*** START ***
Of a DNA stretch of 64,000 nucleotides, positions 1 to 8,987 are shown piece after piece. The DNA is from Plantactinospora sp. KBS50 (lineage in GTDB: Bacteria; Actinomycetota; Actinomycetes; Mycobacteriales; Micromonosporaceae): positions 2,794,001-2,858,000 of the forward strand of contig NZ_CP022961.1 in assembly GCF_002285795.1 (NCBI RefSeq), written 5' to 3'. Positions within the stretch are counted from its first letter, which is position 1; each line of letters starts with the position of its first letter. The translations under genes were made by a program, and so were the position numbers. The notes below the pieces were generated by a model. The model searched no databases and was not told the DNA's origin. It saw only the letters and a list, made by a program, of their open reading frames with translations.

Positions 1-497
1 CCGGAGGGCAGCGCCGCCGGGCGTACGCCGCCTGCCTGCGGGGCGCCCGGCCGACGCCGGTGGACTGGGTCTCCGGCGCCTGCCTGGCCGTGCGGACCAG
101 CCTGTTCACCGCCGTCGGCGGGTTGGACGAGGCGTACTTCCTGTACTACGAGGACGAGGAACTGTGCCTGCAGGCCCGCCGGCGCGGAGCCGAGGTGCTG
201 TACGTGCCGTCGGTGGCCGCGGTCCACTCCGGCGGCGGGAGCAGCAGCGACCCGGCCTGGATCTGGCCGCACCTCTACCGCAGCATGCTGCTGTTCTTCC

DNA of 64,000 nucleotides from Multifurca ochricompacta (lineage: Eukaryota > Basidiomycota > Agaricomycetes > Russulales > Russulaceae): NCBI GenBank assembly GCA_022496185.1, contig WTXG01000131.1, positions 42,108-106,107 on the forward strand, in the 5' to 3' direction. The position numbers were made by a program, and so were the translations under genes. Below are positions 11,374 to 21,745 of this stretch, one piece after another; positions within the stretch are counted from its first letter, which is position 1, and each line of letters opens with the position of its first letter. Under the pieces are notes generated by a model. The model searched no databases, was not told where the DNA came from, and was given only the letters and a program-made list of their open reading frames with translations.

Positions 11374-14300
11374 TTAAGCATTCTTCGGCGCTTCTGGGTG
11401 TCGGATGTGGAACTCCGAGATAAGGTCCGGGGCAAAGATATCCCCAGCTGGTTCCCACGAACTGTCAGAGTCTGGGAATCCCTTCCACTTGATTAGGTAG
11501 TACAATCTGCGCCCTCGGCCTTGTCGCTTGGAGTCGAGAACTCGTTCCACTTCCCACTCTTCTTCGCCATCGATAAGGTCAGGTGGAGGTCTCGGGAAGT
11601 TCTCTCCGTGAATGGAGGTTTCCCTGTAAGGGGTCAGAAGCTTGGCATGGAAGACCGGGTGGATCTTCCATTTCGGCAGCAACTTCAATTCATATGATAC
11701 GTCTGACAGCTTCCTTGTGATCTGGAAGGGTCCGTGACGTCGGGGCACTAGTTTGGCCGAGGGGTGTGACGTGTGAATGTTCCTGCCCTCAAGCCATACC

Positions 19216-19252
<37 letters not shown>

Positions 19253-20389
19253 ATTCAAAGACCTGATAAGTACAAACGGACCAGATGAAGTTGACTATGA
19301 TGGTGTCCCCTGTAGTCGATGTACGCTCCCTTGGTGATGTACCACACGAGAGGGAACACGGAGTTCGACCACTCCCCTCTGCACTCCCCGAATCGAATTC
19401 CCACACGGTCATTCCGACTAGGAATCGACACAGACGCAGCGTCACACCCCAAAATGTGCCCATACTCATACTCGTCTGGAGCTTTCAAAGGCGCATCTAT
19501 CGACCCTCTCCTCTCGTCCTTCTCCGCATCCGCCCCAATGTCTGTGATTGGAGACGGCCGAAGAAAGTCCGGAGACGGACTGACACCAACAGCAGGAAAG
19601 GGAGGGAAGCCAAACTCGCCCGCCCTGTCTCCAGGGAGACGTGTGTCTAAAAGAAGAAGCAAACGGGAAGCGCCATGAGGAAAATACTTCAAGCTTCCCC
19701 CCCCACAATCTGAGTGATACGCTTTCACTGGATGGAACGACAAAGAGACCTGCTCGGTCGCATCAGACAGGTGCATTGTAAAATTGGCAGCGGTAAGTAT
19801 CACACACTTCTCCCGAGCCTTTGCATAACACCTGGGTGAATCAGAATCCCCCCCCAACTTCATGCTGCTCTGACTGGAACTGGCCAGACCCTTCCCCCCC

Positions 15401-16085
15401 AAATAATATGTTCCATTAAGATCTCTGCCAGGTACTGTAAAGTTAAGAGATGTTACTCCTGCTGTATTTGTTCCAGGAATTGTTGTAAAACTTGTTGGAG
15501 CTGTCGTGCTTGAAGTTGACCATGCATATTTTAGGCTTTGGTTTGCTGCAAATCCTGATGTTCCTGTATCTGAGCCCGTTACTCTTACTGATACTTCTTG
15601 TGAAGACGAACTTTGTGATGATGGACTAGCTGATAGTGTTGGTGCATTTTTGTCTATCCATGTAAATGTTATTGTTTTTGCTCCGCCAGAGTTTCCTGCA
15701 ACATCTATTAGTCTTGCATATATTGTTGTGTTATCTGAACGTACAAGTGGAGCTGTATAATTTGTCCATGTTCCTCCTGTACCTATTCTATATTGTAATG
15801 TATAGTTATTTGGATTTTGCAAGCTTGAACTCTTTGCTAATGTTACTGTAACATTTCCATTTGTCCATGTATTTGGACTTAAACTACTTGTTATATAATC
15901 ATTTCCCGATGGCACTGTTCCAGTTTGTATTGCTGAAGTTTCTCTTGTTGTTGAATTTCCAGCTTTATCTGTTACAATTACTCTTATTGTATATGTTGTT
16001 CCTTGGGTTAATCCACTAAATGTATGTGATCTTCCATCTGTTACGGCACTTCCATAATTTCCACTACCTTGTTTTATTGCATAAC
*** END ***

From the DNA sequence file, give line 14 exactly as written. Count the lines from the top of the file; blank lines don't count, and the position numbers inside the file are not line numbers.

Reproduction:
<37 letters not shown>